The working group on housing for the tenth plan has observed that around 90% of housing shortage pertains to the weaker sections. There is a need to increase the supply of affordable housing to the economically weaker sections and the low income category through a proper programme of allocation of land, extension of funding assistance and provision of support services. The problem of the urban shelter-less and pavement dwellers has not been given the consideration that is necessary in a welfare or pro-poor state, as seen from the lack of progress in the Night Shelter Scheme.
In order to increase the proportion of household savings in the housing sector, as well as to provide houses to those who cannot as yet afford to have their own houses, there is need to encourage the promotion of rental housing by the private sector, public sector, public sector, cooperatives and individuals.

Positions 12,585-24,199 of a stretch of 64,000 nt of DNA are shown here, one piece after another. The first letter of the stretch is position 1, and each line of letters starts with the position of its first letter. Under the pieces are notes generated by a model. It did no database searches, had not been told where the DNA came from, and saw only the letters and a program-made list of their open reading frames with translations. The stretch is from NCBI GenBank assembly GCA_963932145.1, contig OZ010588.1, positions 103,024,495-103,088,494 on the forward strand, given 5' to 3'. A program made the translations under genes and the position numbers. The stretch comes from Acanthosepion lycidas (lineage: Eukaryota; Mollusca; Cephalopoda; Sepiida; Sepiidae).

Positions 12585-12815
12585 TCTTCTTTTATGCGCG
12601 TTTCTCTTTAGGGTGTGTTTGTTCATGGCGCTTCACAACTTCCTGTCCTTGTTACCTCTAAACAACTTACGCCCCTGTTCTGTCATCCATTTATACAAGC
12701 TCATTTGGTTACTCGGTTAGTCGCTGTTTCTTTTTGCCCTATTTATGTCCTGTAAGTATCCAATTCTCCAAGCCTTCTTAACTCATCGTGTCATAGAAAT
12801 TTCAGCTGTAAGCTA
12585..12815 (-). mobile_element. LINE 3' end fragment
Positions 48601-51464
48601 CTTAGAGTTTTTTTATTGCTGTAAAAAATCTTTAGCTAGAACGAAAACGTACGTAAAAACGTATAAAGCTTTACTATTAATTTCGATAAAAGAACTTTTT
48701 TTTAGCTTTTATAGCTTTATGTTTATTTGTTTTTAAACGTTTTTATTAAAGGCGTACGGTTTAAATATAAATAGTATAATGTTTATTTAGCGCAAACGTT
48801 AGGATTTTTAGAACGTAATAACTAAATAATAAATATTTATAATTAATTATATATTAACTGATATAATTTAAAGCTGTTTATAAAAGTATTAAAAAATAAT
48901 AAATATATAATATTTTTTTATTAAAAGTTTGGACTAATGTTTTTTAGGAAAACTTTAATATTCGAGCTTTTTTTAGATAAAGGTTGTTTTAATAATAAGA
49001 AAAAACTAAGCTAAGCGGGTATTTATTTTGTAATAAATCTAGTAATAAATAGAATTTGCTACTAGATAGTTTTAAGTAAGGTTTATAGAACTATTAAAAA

Balancing the liberal availability of land, with the demands of orderly growth with adequate provision of infrastructure is no easy task, and the land sharks are invariably one step ahead of the authorities that enforce regulations and provide of amenities. This has led to the proliferation of unauthorised layouts and informal settlements. Public and private initiatives in various parts of the country have already demonstrated that given the will and efficiency of implementation, it is possible to plan ahead and promote orderly growth. These efforts need to be made more widely known and replicated.
LAND POLICY AND HOUSING
The repeal of the urban land (ceiling and regulation) Act, 1976 has been a significant step towards reform in the urban land market. Following the repeal of the central legislation, a number of the state governments have also repealed the state-level law.
However, the Act still exists in some states, while several other state laws like the land revenue act, land reforms act, stamp duty act and urban development authorities acts/town planning acts continue to hamper the availability of land for housing and other construction, pushing up land prices.